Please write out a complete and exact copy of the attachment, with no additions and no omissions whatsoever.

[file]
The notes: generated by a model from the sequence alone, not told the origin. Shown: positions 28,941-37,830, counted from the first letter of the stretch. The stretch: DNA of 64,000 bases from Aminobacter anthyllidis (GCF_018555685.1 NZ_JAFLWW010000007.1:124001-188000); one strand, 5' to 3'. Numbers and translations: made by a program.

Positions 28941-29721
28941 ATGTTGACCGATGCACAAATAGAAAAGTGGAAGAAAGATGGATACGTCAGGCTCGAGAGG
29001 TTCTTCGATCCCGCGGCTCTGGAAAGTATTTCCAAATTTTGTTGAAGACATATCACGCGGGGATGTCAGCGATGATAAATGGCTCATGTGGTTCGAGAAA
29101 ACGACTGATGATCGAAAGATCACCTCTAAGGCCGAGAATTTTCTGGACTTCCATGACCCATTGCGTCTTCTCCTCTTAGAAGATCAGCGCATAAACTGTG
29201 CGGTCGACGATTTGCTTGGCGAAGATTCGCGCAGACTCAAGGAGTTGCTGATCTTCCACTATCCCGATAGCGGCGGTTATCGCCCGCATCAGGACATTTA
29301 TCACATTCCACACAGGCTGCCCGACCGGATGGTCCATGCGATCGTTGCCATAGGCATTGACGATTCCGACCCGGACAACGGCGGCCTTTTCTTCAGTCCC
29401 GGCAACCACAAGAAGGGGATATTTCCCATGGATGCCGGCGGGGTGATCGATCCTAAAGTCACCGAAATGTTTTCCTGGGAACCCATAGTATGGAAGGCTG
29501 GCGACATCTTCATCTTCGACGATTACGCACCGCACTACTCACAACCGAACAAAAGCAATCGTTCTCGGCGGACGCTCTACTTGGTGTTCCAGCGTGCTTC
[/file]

The notes: generated by a model from the sequence alone, not told the origin. Shown: positions 28,941-37,830, counted from the first letter of the stretch. The stretch: DNA of 64,000 bases from Aminobacter anthyllidis (GCF_018555685.1 NZ_JAFLWW010000007.1:124001-188000); one strand, 5' to 3'. Numbers and translations: made by a program.

Positions 28941-29721
28941 ATGTTGACCGATGCACAAATAGAAAAGTGGAAGAAAGATGGATACGTCAGGCTCGAGAGG
29001 TTCTTCGATCCCGCGGCTCTGGAAAGTATTTCCAAATTTTGTTGAAGACATATCACGCGGGGATGTCAGCGATGATAAATGGCTCATGTGGTTCGAGAAA
29101 ACGACTGATGATCGAAAGATCACCTCTAAGGCCGAGAATTTTCTGGACTTCCATGACCCATTGCGTCTTCTCCTCTTAGAAGATCAGCGCATAAACTGTG
29201 CGGTCGACGATTTGCTTGGCGAAGATTCGCGCAGACTCAAGGAGTTGCTGATCTTCCACTATCCCGATAGCGGCGGTTATCGCCCGCATCAGGACATTTA
29301 TCACATTCCACACAGGCTGCCCGACCGGATGGTCCATGCGATCGTTGCCATAGGCATTGACGATTCCGACCCGGACAACGGCGGCCTTTTCTTCAGTCCC
29401 GGCAACCACAAGAAGGGGATATTTCCCATGGATGCCGGCGGGGTGATCGATCCTAAAGTCACCGAAATGTTTTCCTGGGAACCCATAGTATGGAAGGCTG
29501 GCGACATCTTCATCTTCGACGATTACGCACCGCACTACTCACAACCGAACAAAAGCAATCGTTCTCGGCGGACGCTCTACTTGGTGTTCCAGCGTGCTTC